War in Ukraine: Hundreds arrested in Russian protests as civilians receive call-up orders

Hundreds of people have been arrested after protests broke out across Russia as Vladimir Putin announced a “partial mobilisation” of the country to fight the war in Ukraine.

Civilians began to receive call-up papers late on Wednesday evening. The Kremlin had said only people with previous military experience would be told to serve. However, some stories have already began to emerge of men without any military background who have been called up.

A human rights organisation has warned some people who have been arrested are immediately being handed call-up papers to fight in the military.

A total of 300,000 reservists will be mobilised, Russian authorities said on Wednesday.

Police officers detain a man following calls to protest against partial mobilisation announced by Russian President, in Moscow on Wednesday.

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Social media showed queues of people reportedly trying to leave Russia by car, while the price of flights out of the country rocketed. Other videos depicted the first conscripts saying goodbye to their families as they boarded coaches to training camps.

Aeroflot routes to the Turkish city of Istanbul quickly sold out, as did journeys to the Armenian capital of Yerevan – both countries that still allow Russians to enter without a visa. Google searches for "how to leave Russia" were also at a high.

Russian human rights group OVD-Info said the total number of people held following the protests was more than 1,300, with most of them taking part in protests in St Petersburg and Moscow.

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Russian authorities have said students will not be asked to serve, while people working in some sectors, such as some financial services positions, would also be exempt.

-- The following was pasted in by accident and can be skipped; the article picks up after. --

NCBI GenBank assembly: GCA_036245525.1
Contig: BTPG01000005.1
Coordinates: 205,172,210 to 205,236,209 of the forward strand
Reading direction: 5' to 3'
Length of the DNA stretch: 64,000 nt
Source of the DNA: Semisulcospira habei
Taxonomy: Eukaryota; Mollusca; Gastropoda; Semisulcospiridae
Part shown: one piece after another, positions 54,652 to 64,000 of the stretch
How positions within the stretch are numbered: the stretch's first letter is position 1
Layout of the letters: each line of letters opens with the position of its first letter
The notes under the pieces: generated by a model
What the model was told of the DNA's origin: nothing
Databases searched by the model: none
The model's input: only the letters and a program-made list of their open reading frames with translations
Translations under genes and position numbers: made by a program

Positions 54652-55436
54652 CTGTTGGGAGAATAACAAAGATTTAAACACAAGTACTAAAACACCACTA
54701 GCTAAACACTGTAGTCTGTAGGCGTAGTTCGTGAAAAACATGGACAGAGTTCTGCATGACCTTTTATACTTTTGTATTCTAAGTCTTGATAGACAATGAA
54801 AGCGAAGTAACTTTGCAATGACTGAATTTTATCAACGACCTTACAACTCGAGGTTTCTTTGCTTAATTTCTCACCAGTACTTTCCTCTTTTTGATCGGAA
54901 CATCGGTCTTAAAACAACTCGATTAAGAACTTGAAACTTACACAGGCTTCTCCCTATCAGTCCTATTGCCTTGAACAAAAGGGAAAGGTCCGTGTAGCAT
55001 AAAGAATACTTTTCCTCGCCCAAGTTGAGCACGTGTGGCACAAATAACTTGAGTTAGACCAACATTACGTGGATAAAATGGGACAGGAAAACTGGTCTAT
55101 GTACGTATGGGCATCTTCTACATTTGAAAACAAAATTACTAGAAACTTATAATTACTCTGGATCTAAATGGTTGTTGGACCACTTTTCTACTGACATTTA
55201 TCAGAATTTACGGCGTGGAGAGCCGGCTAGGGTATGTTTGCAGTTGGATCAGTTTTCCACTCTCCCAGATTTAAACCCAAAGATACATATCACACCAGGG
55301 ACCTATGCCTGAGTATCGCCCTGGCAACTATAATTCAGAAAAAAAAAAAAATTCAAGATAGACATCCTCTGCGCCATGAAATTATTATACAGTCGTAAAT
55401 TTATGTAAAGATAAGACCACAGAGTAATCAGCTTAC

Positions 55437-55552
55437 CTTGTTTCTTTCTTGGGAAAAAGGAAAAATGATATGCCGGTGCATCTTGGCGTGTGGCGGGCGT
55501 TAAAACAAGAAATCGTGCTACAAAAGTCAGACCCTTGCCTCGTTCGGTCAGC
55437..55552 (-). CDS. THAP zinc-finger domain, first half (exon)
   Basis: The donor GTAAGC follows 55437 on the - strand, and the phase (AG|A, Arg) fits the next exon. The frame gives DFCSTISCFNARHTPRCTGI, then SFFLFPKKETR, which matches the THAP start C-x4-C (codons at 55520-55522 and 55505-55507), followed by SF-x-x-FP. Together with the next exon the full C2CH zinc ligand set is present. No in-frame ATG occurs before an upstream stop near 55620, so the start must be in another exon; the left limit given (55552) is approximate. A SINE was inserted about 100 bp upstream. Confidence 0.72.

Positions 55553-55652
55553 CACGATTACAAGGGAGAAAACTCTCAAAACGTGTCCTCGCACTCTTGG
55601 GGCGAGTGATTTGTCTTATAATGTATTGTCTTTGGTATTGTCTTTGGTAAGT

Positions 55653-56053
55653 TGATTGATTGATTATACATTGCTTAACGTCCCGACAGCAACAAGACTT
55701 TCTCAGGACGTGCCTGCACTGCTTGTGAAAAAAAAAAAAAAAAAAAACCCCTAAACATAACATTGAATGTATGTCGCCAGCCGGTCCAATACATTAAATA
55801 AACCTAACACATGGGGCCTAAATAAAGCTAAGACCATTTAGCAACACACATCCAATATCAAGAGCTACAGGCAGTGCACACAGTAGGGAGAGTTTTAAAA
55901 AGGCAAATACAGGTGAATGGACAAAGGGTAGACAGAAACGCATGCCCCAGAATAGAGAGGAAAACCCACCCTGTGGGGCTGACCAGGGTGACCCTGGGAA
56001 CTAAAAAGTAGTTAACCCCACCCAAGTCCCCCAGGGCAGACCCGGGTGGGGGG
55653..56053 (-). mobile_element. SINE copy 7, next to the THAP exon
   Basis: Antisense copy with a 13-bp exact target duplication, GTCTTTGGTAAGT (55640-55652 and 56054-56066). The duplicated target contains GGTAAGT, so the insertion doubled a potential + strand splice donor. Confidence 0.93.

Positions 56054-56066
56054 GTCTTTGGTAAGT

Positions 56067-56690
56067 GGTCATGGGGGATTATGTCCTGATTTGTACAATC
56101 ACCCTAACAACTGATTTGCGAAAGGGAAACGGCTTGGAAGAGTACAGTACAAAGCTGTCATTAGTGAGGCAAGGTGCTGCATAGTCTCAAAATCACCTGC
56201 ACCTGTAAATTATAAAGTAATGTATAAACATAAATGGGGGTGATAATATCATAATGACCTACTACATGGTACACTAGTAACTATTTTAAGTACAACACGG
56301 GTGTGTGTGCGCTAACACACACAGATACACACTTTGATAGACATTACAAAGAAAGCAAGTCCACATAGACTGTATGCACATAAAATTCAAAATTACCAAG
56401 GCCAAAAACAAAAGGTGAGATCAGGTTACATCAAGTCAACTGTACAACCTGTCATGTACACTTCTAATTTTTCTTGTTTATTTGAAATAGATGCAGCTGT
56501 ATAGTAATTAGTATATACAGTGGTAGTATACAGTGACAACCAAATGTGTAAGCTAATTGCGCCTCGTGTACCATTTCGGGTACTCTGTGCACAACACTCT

All male citizens aged 18 to 27 in Russia have to serve a year of compulsory military service, unless they are exempt on medical or other grounds. It is understood those aged under 30 could be sent to fight immediately due to their recent military experience, without extra training.

One woman, journalist Yanina Nimaeva, said in a video on her Telegram channel that her husband, who works in the emergency department of the city hospital, had been called up and his transport to a training camp already booked. The couple and their five children live in the Russian republic of Buryatia in Siberia.

She said: “My husband is 38 years old. He is not in the reserve, he did not serve. He works in our valiant city emergency department.”

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She added: “I understand that we have plans. Our republic needs to gather 4,000 soldiers. But some parameters and principles of this partial mobilisation must be respected.”

OVD-Info said at least 541 people had been detained in St Petersburg alone. It reported that in Moscow, where 509 people had been arrested, one woman had been beaten unconscious, while some of those who had been detained were being directly conscripted to the military.

"Information was received from four police departments that the detainees were handed summons to the military registration and enlistment office,” the organisation said.

This comes as Ukraine has announced a high-profile prisoner swap after months of efforts to free many of the fighters who defended a steel plant in Mariupol during a long Russian siege. Five British men are among the 215 people held by Russia who have been released.

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